Wasps

By this end of the summer, the workers in a wasp nest will probably have finished raising and feeding the new queen larvae. The larvae have spun caps over their cells and begun the process of pupation. This indicates a change for the nest.

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Weeds

The Weed Act of 1959 requires landowners and occupiers to control the spread of five species of injurious weeds: ragwort, creeping thistle, spear thistle, common dock and curled dock. The Weed Act’s purpose was to increase the productivity of arable land and to protect livestock at a time, post WWII, when self sufficiency seemed at lot more important than ecology.

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Creeping thistle

Like ragwort, creeping thistle (Cirsium arvense) is classed as an injurious weed by the Weed Act of 1959. Our hedges and edges are full of it: beautiful, pollen-rich, heavily scented flowers, buzzing with invertebrates, followed by seed heads elevated on stems sturdy enough to support seed-eating birds. Gorgeous.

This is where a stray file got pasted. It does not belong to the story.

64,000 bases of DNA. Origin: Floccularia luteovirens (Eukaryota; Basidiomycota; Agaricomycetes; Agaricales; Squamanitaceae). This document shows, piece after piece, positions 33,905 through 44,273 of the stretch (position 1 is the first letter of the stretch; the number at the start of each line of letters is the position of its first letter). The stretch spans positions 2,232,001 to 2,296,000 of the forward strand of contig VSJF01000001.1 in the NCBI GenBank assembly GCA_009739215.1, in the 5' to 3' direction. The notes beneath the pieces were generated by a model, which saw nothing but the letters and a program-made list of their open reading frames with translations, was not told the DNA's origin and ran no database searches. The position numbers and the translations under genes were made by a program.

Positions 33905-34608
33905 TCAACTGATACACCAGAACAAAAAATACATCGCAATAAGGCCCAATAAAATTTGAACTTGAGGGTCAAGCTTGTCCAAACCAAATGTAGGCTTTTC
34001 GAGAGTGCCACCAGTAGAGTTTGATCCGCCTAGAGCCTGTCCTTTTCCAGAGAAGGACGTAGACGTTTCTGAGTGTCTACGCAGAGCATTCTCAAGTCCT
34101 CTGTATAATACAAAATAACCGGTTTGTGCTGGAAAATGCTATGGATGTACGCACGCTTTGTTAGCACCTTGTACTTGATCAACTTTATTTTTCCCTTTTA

Photographs by DKG

A closer look at insects

On Wednesday, DKG and his macro lens took a close look at some of the park’s invertebrate inhabitants.

Click on any picture to enlarge it.

 

click here for more insects

Meadow browns

A message from Ian B on Tuesday of last week:

Had a walk around the park this afternoon and did a bit of a butterfly transect.  The park is  looking good. I saw 3  speckled woods, 7  small skippers and 43  meadow browns – the latter were in perfect condition as though they had  just hatched – the majority of the meadow browns were in Village Green.”

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Ring barking

Ring barking or girdling can kill a tree. It happens when the tree’s bark is removed right the way round its trunk. Accidental girdling may be the result of a carelessly used strimmer, or over-tight wires and ties; it might be mammals gnawing on the bark or, in the case of deer, rubbing their antlers against it.

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Comma

Sunday morning, in the sunshine, Ian found and photographed this beautiful, newly emerged comma butterfly on Village Green.

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